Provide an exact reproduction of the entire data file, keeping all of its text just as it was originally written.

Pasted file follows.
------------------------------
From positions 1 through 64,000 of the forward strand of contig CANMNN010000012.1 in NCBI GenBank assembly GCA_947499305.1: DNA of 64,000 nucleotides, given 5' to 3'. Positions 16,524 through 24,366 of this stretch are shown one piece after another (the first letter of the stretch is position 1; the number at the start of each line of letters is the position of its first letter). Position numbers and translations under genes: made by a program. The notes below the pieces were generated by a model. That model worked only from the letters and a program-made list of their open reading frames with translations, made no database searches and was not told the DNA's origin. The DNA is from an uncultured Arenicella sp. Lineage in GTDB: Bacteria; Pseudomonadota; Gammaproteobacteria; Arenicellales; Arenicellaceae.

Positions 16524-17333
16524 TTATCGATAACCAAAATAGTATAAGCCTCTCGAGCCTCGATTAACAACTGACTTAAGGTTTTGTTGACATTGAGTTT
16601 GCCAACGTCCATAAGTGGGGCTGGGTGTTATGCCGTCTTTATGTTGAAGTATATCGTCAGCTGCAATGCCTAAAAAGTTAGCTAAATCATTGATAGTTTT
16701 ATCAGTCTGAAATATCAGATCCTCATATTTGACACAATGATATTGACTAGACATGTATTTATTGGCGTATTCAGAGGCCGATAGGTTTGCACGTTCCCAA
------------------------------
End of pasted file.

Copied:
From positions 1 through 64,000 of the forward strand of contig CANMNN010000012.1 in NCBI GenBank assembly GCA_947499305.1: DNA of 64,000 nucleotides, given 5' to 3'. Positions 16,524 through 24,366 of this stretch are shown one piece after another (the first letter of the stretch is position 1; the number at the start of each line of letters is the position of its first letter). Position numbers and translations under genes: made by a program. The notes below the pieces were generated by a model. That model worked only from the letters and a program-made list of their open reading frames with translations, made no database searches and was not told the DNA's origin. The DNA is from an uncultured Arenicella sp. Lineage in GTDB: Bacteria; Pseudomonadota; Gammaproteobacteria; Arenicellales; Arenicellaceae.

Positions 16524-17333
16524 TTATCGATAACCAAAATAGTATAAGCCTCTCGAGCCTCGATTAACAACTGACTTAAGGTTTTGTTGACATTGAGTTT
16601 GCCAACGTCCATAAGTGGGGCTGGGTGTTATGCCGTCTTTATGTTGAAGTATATCGTCAGCTGCAATGCCTAAAAAGTTAGCTAAATCATTGATAGTTTT
16701 ATCAGTCTGAAATATCAGATCCTCATATTTGACACAATGATATTGACTAGACATGTATTTATTGGCGTATTCAGAGGCCGATAGGTTTGCACGTTCCCAA